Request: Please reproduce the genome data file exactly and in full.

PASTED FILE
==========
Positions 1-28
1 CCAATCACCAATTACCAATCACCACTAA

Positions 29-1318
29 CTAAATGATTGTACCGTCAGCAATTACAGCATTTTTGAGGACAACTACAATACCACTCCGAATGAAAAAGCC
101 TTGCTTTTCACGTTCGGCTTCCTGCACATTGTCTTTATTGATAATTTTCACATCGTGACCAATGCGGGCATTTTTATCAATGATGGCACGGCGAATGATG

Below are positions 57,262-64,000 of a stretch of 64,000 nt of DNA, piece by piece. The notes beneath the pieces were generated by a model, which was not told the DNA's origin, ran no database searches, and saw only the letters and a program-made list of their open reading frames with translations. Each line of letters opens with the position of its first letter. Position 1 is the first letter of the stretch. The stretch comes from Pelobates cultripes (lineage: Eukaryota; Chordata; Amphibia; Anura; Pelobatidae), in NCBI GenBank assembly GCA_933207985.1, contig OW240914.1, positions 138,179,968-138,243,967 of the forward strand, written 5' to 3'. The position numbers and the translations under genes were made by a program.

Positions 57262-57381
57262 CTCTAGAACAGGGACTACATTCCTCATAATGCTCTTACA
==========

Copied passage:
Positions 1-28
1 CCAATCACCAATTACCAATCACCACTAA

Positions 29-1318
29 CTAAATGATTGTACCGTCAGCAATTACAGCATTTTTGAGGACAACTACAATACCACTCCGAATGAAAAAGCC
101 TTGCTTTTCACGTTCGGCTTCCTGCACATTGTCTTTATTGATAATTTTCACATCGTGACCAATGCGGGCATTTTTATCAATGATGGCACGGCGAATGATG

Below are positions 57,262-64,000 of a stretch of 64,000 nt of DNA, piece by piece. The notes beneath the pieces were generated by a model, which was not told the DNA's origin, ran no database searches, and saw only the letters and a program-made list of their open reading frames with translations. Each line of letters opens with the position of its first letter. Position 1 is the first letter of the stretch. The stretch comes from Pelobates cultripes (lineage: Eukaryota; Chordata; Amphibia; Anura; Pelobatidae), in NCBI GenBank assembly GCA_933207985.1, contig OW240914.1, positions 138,179,968-138,243,967 of the forward strand, written 5' to 3'. The position numbers and the translations under genes were made by a program.

Positions 57262-57381
57262 CTCTAGAACAGGGACTACATTCCTCATAATGCTCTTACA